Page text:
Tag Archives | housing

Residential building slump forecast for Australia over next 3 years

The Housing Industry Association of Australia is forecasting a slump in housebuilding over the next 3 years.

In its forecast, out today, the association said there were 228,000 housing starts last year but the figure should fall to 201,000 this year and to a range between 174-180,000 over the next 3 years.

The decline would be nationwide this years and continue on the eastern seaboard in 2018, when the forecast falls are 21.7% in New South Wales, 18.2% in Victoria & 8.6% in Queensland. A further 5.7% fall is forecast for New South Wales in 2019, with real recovery nationally only starting in 2020.

The association calculated that building starts peaked at 231,000/year in the March 2016 quarter, then began easing. However, the detached housing sector had remained resilient, with 29,600 starts in the September quarter for a total 116,000 over 12 months.

The decline has been in multi-unit developments in Victoria & Queensland. That sector’s cyclical bottom is forecast for the 12 months to September 2019, with 68,400 starts.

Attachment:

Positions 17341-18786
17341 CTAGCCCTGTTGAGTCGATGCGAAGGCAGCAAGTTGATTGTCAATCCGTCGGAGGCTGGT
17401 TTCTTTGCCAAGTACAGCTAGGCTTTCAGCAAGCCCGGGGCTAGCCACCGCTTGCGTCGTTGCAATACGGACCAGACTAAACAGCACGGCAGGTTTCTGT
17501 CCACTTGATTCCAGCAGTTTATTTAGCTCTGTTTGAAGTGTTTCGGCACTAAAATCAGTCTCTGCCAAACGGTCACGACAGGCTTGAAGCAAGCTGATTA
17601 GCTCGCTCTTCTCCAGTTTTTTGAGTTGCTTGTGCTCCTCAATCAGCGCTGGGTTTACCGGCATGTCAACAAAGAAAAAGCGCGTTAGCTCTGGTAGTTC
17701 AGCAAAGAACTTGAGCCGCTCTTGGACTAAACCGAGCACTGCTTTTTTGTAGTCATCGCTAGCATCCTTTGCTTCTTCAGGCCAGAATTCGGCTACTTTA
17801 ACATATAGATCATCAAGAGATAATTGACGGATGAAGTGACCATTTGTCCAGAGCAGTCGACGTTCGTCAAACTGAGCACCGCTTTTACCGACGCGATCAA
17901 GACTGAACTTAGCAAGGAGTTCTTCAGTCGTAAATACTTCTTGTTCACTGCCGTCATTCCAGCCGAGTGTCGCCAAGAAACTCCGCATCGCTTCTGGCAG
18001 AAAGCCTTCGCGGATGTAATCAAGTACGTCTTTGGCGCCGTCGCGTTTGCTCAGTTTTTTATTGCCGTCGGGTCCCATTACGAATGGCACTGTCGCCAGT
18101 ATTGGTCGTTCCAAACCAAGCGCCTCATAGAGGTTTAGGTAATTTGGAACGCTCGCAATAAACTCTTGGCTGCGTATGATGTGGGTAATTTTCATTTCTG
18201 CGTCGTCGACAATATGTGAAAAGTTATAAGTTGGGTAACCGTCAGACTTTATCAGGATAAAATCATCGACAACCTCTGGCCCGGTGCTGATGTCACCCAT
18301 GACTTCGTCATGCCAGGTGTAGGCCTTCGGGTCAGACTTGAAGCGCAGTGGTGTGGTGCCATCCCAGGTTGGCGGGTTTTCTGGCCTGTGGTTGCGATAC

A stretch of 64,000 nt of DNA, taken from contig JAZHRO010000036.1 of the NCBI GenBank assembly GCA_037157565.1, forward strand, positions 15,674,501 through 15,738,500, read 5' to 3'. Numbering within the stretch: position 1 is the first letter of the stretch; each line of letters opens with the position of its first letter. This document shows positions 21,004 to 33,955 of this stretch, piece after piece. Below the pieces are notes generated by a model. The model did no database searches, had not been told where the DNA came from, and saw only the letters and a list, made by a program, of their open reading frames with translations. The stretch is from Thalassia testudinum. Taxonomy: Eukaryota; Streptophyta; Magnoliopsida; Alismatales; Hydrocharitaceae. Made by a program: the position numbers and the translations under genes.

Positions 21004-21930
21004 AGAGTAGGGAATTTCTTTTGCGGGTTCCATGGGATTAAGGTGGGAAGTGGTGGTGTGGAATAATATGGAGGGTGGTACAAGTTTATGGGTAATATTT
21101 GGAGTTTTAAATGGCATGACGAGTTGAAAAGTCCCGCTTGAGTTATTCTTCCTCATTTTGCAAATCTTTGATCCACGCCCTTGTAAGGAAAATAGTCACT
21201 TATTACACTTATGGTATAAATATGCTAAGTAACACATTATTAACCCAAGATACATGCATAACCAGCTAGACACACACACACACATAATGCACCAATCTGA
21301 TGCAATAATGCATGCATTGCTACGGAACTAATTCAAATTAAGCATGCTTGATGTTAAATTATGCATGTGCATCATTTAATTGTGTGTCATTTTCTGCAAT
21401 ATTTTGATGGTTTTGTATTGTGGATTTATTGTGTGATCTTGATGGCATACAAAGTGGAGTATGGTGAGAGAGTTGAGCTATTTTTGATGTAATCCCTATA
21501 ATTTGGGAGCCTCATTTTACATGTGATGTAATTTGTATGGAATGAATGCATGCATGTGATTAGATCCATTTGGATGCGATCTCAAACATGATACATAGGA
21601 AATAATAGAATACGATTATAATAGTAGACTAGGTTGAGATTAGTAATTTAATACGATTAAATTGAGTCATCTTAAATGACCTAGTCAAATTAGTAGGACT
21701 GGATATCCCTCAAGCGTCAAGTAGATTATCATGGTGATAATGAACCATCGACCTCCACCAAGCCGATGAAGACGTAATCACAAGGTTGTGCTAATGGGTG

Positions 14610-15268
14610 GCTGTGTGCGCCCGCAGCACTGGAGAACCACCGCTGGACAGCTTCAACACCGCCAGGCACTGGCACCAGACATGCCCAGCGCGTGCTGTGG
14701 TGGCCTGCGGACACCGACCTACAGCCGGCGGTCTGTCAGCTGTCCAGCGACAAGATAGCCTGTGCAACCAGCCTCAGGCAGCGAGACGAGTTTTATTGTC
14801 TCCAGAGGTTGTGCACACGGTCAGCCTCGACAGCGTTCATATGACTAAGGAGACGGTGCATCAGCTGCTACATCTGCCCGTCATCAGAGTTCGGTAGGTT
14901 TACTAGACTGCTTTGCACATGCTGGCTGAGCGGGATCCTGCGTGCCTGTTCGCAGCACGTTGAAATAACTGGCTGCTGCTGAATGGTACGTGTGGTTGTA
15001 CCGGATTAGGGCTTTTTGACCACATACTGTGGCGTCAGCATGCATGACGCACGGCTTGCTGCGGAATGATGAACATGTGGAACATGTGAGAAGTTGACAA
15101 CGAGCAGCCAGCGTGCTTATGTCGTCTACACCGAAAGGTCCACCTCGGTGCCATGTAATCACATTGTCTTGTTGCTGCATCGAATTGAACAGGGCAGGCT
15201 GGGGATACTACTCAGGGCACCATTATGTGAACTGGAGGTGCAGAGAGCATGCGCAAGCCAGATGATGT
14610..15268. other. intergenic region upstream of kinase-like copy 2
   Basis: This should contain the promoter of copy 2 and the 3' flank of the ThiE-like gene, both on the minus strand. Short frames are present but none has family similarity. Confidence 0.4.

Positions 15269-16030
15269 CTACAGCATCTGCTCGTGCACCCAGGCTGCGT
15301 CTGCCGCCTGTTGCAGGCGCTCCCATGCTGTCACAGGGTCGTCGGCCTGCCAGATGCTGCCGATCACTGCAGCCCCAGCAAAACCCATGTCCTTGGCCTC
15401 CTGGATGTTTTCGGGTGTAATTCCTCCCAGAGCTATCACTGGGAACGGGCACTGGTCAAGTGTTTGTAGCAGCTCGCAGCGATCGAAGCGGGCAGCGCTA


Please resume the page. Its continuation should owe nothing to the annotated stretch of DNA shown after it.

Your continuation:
The association will release its national & state outlook reports next Wednesday, 8 March.

Attribution: HIA release.

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Auckland still near top of Demographia’s international unaffordability table

Auckland comes in at 6th least affordable city internationally in Demographia’s 13th international survey of housing affordability in 9 countries, out today.

New Zealand markets with median multiple (last year in brackets), median price, median household income and their rankings – international affordability, major market ranking (Auckland only) and NZ ranking:

Auckland: 10.0 (9.7), $830,800, $83,000, rankings 401, 89, 8
Christchurch: 5.9 (6.1), $435,300, $73,900, 350, 5
Dunedin: 5.4 (5.2), $322,000, $59,700, 323, 2
Hamilton-Waikato: 6.2 (5.1), $444,900, $72,100, 356, 6
Napier-Hastings: 5.7 (5.0), $340,500, $59,300, 342, 3
Palmerston North-Manawatu: 4.7 (4.1), $255,800, $54,900, 275, 1
Tauranga-Western Bay of Plenty: 9.7 (8.1), $591,900, $61,200, 398, 7
Wellington: 5.8 (5.2), $463,700, $79,600, 348, 4
Median market: 5.9 (5.2)

The survey, by Wendell Cox of Demographia in the US and Hugh Pavletich of Performance Urban Planning in Christchurch, is based on data at September.

Auckland’s median multiple (median house price divided by median household income) of 10.0 put it behind Hong Kong on 18.2, Sydney 12.2, Vancouver 11.8, Santa Cruz, California 11.6, and Santa Barbara, California, 11.3. Melbourne was 10th on 9.5.

The authors said Auckland’s housing affordability had deteriorated from a median multiple of 5.9 in the first survey in 2004. Auckland was the 4th least affordable among the 92 major housing markets, following only Hong Kong, Sydney & Vancouver, and has been severely unaffordable in all 13 Demographia surveys.

Australia